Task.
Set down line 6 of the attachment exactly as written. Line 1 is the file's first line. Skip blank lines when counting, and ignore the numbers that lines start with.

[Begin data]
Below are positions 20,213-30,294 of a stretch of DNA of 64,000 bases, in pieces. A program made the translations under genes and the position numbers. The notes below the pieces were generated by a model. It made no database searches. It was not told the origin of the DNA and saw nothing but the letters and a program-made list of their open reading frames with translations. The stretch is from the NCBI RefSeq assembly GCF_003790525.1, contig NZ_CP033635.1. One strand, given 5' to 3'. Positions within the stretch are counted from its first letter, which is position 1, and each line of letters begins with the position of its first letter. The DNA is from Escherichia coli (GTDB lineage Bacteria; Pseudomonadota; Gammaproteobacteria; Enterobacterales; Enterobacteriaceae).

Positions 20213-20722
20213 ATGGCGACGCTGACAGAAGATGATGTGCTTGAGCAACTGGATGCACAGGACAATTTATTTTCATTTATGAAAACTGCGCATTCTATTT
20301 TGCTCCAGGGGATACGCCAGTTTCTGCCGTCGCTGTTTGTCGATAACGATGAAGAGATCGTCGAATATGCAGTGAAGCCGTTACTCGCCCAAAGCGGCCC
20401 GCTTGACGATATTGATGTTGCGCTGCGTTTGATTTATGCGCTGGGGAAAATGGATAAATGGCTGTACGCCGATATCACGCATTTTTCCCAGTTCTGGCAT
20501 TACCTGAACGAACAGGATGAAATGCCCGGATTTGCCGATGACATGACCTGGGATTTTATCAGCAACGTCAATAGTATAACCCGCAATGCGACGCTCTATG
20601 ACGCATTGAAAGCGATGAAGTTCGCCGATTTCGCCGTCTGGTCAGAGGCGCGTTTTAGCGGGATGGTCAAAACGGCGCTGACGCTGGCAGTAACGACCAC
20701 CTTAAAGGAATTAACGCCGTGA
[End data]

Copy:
20501 TACCTGAACGAACAGGATGAAATGCCCGGATTTGCCGATGACATGACCTGGGATTTTATCAGCAACGTCAATAGTATAACCCGCAATGCGACGCTCTATG